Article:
With Andrew Wiggins and Marcus Smart generating most of the headlines in the Big 12, it is easy to forget that Austin's decision to return back to Baylor for his sophomore season will still make the Bears a threat for the Big 12 crown.
Austin's decision to hold off on the NBA surprised a lot of people as he was expected to go in the first round. A bit later, everyone found out one of the major reasons: a torn labrum wouldn't allow him to work out for any NBA teams prior to the draft. He had surgery on May 6 and was expected to sit out approximately four-to-six months.
Baylor coach Scott Drew told Parrish that Austin might be looking at the earlier end of that timetable, saying he still has another two or three weeks before he is cleared to shoot the ball.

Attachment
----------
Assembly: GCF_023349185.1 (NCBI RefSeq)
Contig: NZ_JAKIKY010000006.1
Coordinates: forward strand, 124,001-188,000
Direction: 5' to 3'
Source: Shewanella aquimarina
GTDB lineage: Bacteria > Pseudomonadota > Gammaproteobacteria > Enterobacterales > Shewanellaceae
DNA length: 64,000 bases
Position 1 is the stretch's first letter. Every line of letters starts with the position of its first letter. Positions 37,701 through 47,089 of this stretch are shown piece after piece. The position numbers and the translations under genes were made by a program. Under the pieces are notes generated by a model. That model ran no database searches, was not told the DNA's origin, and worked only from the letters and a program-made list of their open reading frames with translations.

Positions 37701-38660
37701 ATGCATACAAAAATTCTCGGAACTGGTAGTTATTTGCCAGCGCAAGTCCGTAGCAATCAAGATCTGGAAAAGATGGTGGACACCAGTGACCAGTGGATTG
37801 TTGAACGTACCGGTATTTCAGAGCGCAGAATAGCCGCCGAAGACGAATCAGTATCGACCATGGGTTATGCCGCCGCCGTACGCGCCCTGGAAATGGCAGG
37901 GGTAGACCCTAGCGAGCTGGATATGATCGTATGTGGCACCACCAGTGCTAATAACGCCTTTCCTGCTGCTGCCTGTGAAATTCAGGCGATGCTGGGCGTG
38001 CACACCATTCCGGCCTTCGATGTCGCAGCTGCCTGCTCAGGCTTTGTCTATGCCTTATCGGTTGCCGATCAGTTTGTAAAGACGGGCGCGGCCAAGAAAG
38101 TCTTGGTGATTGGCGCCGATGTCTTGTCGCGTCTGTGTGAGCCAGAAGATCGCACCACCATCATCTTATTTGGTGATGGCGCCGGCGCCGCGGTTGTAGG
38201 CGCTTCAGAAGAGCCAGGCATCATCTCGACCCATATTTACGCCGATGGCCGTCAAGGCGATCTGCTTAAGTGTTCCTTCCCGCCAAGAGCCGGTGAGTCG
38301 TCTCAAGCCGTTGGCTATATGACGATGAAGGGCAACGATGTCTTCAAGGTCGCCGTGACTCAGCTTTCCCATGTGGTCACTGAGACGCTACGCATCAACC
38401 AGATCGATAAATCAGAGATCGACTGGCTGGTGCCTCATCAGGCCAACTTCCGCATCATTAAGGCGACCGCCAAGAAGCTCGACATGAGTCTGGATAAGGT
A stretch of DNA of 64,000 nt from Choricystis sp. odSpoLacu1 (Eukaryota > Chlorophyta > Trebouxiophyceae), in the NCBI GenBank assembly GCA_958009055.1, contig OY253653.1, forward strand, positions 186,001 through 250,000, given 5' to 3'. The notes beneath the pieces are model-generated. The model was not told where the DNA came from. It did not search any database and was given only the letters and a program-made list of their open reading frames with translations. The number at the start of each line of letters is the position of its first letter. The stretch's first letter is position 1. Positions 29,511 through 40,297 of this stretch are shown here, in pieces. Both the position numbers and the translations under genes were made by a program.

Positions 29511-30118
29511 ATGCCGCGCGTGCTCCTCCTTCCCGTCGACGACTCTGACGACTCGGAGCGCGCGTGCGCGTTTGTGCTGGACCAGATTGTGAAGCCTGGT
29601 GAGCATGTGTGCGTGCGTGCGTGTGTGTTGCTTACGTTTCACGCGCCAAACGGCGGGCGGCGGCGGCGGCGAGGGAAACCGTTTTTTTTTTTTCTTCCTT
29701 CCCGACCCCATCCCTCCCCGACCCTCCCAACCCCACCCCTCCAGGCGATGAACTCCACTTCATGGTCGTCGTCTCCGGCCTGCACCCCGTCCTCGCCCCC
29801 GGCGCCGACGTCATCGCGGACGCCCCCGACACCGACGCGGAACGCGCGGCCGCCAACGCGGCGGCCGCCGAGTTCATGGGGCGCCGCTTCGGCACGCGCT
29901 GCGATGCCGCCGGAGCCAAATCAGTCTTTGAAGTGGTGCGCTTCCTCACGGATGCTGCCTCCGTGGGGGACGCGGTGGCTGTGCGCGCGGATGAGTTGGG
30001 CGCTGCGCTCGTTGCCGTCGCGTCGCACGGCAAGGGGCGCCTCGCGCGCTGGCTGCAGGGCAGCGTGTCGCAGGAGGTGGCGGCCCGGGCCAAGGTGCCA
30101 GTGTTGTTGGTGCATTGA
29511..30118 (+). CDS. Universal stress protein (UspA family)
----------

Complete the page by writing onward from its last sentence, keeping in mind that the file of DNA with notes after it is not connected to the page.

"But he's been doing well. When they tell you [four-to-six months], you're always shooting for [four]. And he's still ahead of that schedule. So he's good."
A healthy Austin gives the Bears one of the more imposing front courts in the nation. Austin averaged 13 points, 8.3 rebounds and 1.7 blocks a game as a freshman. He'll pair once again with Cory Jefferson, who returned for his senior year. Jefferson averaged 13.3 points, 8.0 rebounds and 1.9 blocks per game.